Thermoelectric Fabrics

Research @ Louisiana State University 2015

Thermoelectrics are materials that generate electricity using a heat gradient.

Our novel idea was to synthesize thermoelectric nanoparticles and incorporate them into a polymer and a graphene matrix. The former has applications in electricity generating clothing and the latter has the potential to create a new class of high performing composite thermoelectric material.

Bismith telluride crystals were synthesized using a RF furnace and grounded to the nanoscale using a planetary ball mill. For the polymer matrix, the nanoparticles was drop casted onto a polymer substrate called polyvinylidene fluoride (PVDF) and baked overnight at 60 C. Using a scanning electron microscope (SEM), images were taken of the nanoparticles resting on the substrate. It was determined that a lack of interlocking created a poor conductivity network.


The second part of the project was incorporating bismith telluride nanoparticles into a graphene matrix. Graphene is one of the best conductors at room temperature and if graphene could serve as a matrix, holding thermoelectric nanoparticles, then the thermoelectric performance could increase significantly. Basing off existing research of etching graphene patterns using a DVD burner, we applied this novel technique to create graphene. A layer of sonicated graphite oxide and bismith telluride nanoparticles were dropcasted onto a CD disc. A pattern of graphene was then etched using the laser from the DVD burner. The figure of merit was then tested using LabView and imaged using SEM. The result was that the graphene matrix did not act as a good conductive matrix, however the polymer matrix showed promise in its thermoelectric performance.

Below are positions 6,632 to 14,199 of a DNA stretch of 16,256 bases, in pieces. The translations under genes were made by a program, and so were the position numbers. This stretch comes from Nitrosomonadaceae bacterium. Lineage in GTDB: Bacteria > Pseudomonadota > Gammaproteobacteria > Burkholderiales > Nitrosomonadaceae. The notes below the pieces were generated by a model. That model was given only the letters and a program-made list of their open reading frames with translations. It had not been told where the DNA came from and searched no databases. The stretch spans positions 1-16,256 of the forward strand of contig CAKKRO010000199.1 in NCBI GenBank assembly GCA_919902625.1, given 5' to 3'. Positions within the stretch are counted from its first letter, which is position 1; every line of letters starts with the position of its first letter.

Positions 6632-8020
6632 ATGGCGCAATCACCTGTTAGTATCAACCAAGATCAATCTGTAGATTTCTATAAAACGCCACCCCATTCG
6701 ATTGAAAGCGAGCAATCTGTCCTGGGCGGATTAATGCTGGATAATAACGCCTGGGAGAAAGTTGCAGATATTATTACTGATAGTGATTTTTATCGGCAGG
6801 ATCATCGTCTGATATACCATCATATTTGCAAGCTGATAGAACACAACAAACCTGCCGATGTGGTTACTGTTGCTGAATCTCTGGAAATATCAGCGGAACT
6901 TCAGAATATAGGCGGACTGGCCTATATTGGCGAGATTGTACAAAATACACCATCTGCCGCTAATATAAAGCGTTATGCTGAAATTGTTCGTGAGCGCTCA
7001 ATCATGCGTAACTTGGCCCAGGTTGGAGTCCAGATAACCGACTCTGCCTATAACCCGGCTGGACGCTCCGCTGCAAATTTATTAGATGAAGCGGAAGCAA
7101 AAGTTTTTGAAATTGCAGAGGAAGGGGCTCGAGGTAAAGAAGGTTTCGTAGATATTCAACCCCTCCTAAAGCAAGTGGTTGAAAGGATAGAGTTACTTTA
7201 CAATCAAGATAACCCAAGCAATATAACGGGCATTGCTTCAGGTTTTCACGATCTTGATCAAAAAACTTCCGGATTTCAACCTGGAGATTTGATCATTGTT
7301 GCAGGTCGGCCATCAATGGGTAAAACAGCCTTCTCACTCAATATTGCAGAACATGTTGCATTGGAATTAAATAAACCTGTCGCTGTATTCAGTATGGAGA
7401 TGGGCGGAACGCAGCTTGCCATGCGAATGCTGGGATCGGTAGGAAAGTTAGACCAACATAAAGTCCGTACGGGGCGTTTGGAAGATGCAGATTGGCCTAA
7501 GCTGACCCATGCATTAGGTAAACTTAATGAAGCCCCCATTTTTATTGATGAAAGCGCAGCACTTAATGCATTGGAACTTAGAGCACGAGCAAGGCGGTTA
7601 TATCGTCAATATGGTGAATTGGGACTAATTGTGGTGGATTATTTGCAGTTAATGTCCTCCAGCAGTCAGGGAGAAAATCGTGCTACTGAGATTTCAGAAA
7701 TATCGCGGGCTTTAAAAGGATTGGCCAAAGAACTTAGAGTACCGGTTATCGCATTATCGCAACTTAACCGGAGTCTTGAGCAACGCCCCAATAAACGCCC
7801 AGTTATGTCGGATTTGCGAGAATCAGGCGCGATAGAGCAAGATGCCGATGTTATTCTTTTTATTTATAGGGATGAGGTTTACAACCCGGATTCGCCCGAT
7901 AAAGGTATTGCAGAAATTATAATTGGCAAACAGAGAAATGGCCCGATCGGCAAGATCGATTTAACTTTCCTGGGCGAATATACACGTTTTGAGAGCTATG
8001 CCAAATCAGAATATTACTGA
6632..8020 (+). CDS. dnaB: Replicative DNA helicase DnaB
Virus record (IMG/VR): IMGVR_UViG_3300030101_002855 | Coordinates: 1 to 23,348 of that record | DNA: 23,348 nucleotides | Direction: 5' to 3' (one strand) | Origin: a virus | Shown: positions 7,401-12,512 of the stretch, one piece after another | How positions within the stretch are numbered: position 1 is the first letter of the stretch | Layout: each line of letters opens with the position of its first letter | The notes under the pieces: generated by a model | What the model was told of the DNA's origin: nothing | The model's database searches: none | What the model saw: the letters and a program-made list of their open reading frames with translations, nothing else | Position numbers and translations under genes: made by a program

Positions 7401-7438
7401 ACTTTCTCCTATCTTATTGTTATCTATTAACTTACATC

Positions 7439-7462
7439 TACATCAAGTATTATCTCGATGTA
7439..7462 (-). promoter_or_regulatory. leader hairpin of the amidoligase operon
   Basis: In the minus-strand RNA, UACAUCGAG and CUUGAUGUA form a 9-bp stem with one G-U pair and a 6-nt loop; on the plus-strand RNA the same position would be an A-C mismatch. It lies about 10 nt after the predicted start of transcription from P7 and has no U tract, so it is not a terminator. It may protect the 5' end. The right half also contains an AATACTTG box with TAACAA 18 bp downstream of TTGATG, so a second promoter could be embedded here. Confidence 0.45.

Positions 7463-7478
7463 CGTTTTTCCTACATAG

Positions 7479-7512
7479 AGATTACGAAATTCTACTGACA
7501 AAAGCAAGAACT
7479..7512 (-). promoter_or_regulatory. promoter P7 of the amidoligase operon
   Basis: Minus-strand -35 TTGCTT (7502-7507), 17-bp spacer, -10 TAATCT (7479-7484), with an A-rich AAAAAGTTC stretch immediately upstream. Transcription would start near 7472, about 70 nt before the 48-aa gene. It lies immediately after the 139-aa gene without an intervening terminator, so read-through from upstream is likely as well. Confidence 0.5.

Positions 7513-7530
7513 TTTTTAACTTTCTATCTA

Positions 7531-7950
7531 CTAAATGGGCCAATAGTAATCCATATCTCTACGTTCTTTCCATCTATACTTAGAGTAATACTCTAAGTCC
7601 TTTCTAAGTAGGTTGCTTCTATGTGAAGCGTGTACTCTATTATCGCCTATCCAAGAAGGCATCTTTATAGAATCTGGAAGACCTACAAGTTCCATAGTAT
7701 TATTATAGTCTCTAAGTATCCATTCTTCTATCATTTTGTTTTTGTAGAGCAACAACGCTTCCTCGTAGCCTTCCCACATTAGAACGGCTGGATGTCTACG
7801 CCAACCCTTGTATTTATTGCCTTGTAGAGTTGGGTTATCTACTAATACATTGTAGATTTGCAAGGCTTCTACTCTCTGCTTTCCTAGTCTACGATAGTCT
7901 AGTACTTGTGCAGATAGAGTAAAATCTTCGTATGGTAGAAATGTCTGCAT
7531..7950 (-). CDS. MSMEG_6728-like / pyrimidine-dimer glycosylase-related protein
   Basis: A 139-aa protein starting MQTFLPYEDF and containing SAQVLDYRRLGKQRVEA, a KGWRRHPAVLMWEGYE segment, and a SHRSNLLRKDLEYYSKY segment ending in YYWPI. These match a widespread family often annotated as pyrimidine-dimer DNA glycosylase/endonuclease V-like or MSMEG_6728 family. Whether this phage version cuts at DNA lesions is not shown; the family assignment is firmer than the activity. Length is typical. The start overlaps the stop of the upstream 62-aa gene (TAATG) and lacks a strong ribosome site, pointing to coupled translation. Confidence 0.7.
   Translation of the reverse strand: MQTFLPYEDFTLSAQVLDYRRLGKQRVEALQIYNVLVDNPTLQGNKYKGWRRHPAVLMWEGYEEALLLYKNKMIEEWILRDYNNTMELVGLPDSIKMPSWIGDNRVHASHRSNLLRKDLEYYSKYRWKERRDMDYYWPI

The presentation poster for this project can be downloaded here.

This project was done under the guidance of Dr. David P Young of Louisiana State University and in conjunction with the Physics & Astronomy Research Experience for Undergraduates (REU) funded by the National Science Foundation.